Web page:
Whittlesea council pledges to help vulnerable communities

Syrian refugee Norma Medawar and Whittlesea administrator Lydia Wilson. (Supplied) 210234_01

By Laura Michell

Whittlesea council has pledged to help refugee and migrant communities during the COVID-19 pandemic.

Council administrator Lydia Wilson recently signed a Welcoming Australia and Democracy in Colour declaration which commits the council to ensuring that nobody is left behind during the pandemic, particularly migrant communities.

The council has also contributed $50,000 to Whittlesea Community Connections from its COVID-19 community relief fund to help the organisation provide support to vulnerable people living in the community.

Syrian refugee Norma Medawar, who works at Whittlesea Community Connections, said the donation was making a “huge difference”.

“The crisis started suddenly so the funding helped us kick off the start of buying frozen meals and dry goods to provide to people in need,” Ms Medawar said.

“We’re working with the Whittlesea Food Collective, packing food for people in need. The volunteers feel good about helping other people and they feel good about themselves because they’re doing something, they feel connected.”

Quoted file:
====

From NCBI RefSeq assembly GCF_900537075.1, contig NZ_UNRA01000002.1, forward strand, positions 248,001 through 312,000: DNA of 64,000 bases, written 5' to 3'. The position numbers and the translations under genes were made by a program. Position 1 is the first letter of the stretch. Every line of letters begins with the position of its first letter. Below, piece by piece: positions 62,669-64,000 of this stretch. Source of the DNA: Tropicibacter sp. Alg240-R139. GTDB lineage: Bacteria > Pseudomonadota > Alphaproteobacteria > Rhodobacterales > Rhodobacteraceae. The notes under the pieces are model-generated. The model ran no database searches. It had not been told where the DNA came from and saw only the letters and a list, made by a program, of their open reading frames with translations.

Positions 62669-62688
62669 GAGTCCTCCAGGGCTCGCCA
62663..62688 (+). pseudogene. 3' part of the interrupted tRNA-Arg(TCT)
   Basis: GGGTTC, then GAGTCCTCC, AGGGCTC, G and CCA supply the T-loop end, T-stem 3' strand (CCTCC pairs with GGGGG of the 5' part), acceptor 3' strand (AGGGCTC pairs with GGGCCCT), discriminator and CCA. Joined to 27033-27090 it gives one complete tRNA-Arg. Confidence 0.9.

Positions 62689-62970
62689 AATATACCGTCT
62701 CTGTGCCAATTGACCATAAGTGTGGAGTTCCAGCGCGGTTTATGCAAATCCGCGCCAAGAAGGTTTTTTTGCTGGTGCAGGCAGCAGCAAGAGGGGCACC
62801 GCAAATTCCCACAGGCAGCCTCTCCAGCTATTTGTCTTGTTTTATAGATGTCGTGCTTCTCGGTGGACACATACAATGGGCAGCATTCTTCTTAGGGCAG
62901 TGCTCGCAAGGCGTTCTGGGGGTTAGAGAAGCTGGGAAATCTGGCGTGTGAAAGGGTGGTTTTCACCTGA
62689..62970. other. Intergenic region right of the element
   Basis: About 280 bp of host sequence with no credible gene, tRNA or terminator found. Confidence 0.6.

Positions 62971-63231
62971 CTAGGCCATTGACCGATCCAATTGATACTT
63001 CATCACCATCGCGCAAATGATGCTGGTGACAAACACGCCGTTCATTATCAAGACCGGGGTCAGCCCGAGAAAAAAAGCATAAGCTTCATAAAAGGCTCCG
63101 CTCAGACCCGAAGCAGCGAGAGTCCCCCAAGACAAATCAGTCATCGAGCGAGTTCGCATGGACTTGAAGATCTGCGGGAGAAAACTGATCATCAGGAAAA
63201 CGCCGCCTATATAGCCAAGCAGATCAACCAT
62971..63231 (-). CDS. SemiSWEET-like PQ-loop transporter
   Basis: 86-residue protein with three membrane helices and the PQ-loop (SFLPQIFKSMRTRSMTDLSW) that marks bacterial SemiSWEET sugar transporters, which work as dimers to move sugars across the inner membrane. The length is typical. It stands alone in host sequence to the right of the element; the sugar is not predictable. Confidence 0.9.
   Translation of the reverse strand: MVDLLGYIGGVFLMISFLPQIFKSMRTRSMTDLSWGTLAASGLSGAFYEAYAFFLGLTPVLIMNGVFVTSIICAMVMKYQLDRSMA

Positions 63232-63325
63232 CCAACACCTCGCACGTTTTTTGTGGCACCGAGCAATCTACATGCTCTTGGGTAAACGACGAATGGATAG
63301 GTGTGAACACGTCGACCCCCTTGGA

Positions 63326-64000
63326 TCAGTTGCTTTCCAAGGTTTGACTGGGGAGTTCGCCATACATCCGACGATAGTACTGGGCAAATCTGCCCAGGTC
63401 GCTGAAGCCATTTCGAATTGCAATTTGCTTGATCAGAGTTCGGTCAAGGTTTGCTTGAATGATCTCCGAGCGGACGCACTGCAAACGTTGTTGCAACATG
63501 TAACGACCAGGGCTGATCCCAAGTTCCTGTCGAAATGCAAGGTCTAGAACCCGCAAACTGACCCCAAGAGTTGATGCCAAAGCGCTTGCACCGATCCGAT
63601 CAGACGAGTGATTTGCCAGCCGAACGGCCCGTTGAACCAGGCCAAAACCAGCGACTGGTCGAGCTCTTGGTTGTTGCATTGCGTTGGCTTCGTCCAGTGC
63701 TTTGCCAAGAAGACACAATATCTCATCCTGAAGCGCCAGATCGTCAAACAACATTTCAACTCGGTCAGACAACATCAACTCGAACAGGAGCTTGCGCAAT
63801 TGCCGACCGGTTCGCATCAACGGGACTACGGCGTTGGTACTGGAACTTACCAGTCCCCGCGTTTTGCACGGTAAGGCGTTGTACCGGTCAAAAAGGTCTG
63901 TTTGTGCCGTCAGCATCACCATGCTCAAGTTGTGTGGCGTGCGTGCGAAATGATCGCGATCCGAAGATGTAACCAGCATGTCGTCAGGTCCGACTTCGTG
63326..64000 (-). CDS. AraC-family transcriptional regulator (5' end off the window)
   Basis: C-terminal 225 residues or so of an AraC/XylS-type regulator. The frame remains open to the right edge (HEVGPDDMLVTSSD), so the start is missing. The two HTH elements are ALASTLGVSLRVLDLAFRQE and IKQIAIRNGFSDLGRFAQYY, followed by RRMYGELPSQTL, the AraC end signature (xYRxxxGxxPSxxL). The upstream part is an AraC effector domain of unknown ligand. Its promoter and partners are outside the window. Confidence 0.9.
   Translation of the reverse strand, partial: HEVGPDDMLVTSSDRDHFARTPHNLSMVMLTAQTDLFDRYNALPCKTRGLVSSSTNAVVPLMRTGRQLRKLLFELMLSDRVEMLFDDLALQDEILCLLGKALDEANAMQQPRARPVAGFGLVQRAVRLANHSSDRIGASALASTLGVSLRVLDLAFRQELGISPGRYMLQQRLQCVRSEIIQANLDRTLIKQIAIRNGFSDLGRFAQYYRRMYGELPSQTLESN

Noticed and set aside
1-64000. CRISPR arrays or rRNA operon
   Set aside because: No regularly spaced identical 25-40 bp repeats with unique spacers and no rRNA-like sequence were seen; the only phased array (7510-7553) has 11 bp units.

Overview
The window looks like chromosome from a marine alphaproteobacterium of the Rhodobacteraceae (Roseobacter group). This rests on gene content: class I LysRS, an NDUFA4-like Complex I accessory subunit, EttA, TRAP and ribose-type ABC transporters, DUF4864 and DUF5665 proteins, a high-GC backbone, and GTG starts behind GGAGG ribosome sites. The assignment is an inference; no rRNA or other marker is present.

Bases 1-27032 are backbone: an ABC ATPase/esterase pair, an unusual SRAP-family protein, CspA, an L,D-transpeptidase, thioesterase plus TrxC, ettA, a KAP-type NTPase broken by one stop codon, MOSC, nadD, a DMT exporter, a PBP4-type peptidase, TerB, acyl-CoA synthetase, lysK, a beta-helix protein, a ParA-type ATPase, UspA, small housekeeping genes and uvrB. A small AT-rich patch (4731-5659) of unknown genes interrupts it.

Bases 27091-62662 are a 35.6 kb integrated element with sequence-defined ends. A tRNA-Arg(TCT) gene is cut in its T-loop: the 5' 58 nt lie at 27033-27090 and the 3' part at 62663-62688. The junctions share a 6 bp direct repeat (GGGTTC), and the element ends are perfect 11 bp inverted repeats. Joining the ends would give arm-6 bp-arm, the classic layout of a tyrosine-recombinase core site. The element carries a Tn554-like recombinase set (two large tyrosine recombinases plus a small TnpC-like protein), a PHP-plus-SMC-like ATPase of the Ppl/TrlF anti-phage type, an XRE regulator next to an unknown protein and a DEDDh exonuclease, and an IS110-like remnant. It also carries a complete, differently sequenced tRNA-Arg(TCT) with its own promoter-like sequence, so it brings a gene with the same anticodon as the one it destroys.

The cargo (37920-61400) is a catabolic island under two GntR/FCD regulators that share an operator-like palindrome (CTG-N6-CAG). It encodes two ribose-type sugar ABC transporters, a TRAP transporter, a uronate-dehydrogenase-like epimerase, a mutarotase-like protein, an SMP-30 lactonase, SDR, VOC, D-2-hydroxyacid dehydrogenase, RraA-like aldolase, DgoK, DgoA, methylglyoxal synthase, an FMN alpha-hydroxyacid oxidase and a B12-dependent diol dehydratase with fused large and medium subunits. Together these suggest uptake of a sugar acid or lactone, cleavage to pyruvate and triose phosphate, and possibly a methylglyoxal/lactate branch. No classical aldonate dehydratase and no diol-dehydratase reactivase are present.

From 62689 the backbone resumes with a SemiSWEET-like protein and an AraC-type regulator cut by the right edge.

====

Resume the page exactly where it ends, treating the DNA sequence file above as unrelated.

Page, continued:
The council has also partnered with Eastern Melbourne Primary Health Network to offer refugees and other vulnerable communities in Whittlesea a free flu immunisation.

Under the partnership, which was announced during the council’s Refugee Week celebrations earlier this month, a mobile influenza immunisation service will travel around Whittlesea targeting poor immunisation rates among Aboriginal and Torres Strait Islander people, refugees, asylum seekers and culturally and linguistically diverse communities.

The $40,000 service has been funded by the health network.